Homelessness, affordable housing, education, and public safety are among the top issues for the candidates running for California Assembly District 30 in the June 7 Primary Election.
The District 30 boundaries were recently redrawn and it now includes most of San Luis Obispo County, excluding Nipomo, stretching north along the coastline to Santa Cruz.
From college students to grandparents, Central Coast residents of all ages are campaigning to represent the area.
Jon Wizard was both a firefighter and a police officer but after a couple of injuries, he decided that public policy was his calling.
"As a firefighter, police officer you help, you know, a couple of people, ten people a day. As a public policy person, as a council member or elected official, you can help thousands or tens of thousands, maybe millions of people in a day," he said.
Wizard is the policy director for a statewide campaign to improve and enhance long-range housing plans.
He says his understanding of the intersection between housing policy and natural resource conservation and supply is what makes him prepared to serve his community.
"The thing that I am most keenly focused on is housing and homelessness," Wizard said.
Vicki Nohrden, a mom and grandmother from Monterey County, has a background in business, non-profit work, and community service. She is the only Republican candidate running in District 30 but says she wants to take the label off politics.
"I've seen so many changes going on in the State of California for quite a long time now and I decided we have too much of an imbalance in our legislature up there, and I don't feel like they're listening to the people," Nohrden said.
She feels it's time to be a voice for the people who are not being heard. Public safety, education, homelessness and mental health are some of the issues that are most important to her.
"When I am elected for this district, public safety is very concerning to me," Nohrden said.
Morro Bay City Council member and teacher Dawn Addis raised her children on the Central Coast and says she is invested in the San Luis Obispo area. She hopes to be a champion at the state level for local communities.
"I'm prepared to go to Sacramento and to get our fair share, to get services and resources for homelessness, for education," Addis said.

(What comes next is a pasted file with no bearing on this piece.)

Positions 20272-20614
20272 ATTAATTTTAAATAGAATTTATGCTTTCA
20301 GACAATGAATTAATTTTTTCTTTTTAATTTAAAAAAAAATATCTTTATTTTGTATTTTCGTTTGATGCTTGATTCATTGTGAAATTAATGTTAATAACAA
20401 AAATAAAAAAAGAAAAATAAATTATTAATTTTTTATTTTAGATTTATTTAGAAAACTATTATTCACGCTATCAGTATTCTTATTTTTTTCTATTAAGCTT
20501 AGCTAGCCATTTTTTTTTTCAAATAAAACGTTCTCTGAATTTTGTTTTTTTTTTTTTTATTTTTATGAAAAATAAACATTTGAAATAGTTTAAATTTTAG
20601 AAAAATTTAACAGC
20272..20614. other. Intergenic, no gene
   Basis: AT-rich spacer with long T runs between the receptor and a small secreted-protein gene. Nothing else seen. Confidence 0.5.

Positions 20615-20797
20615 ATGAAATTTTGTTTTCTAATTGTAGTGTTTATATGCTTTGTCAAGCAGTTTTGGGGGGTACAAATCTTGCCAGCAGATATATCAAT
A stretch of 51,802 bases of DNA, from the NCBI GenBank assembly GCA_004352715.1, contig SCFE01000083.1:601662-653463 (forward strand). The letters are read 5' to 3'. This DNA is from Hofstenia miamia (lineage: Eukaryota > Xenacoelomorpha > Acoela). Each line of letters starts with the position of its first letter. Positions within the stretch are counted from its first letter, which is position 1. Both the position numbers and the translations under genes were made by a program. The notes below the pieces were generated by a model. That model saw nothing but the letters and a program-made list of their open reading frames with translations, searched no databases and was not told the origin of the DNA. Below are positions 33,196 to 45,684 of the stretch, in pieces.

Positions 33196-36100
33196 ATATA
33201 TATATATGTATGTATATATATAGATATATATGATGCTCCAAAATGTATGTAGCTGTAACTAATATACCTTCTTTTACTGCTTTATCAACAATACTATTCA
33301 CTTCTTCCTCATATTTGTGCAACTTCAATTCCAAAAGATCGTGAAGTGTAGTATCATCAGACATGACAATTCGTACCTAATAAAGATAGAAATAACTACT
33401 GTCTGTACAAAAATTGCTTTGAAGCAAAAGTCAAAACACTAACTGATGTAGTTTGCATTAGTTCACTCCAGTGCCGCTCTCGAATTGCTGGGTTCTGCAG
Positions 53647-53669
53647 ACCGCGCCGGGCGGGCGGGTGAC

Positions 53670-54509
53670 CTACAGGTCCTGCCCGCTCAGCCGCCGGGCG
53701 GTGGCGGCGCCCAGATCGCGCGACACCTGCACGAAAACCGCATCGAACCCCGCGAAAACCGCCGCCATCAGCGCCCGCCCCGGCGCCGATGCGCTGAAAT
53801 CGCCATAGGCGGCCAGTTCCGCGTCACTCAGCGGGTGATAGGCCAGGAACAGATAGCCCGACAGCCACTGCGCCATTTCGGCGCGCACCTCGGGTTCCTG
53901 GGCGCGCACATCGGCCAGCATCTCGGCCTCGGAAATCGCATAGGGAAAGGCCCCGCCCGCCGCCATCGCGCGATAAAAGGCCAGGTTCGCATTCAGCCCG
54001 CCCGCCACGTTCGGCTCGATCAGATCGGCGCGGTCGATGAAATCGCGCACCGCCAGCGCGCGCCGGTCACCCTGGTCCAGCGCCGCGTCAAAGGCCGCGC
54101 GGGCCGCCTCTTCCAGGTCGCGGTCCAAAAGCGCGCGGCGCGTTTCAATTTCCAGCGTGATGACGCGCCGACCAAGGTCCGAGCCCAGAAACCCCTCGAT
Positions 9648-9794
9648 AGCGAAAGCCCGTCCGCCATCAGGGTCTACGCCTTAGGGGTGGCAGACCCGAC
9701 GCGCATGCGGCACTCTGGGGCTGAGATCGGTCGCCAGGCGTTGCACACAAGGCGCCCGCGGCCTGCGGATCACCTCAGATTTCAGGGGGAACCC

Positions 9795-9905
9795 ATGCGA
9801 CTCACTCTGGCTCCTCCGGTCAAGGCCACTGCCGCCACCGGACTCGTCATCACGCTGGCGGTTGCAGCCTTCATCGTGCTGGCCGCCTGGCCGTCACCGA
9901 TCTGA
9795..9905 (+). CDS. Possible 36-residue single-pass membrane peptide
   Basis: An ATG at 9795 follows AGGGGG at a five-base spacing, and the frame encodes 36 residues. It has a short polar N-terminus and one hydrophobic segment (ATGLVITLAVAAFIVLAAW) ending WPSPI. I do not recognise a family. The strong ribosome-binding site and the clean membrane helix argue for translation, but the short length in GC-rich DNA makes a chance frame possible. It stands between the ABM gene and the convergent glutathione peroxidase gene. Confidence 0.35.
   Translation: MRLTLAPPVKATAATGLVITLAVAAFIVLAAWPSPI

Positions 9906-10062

Addis also co-founded the Women's March in San Luis Obispo and says she will strive to ensure that San Luis Obispo County gets back as much as they are giving to the state.
"I'm proud to be the only candidate in the race who is endorsed by the Democratic party," Addis said.
At 21-years-old, John Drake is the youngest person on the ballot for Assembly District 30. Still a student at Cal Poly studying political science, he hopes to tackle the housing crisis.
"That's really been my biggest striving point," Drake said. "That's the reason why I got into this because I want to see housing become more readily available."
Despite his young age, he feels he is well-versed on the subject and is ready to put his skills to the test.
"I want to see people being able to live with dignity and not being forced to live in terrible conditions," Drake said.
Zoe Carter, based in Monterey, grew up in Los Olivos and is passionate about community issues on the Central Coast. She aspires to work on post-pandemic recovery by addressing infrastructure needs in the community.
"Making sure children have access to the internet for school or if we need to fix our roads and bridges," Carter said. "There are some really major infrastructure and road needs."
Carter worked on former First Lady Michelle Obama's policy team and says her time in that role inspired her to continue pursuing politics after moving back to the Central Coast.
Accessibility to mental health resources is another key issue she hopes to address.
"Making sure communities have the support they need for mental health resources and not just for our homeless residents, but for everybody," Carter said.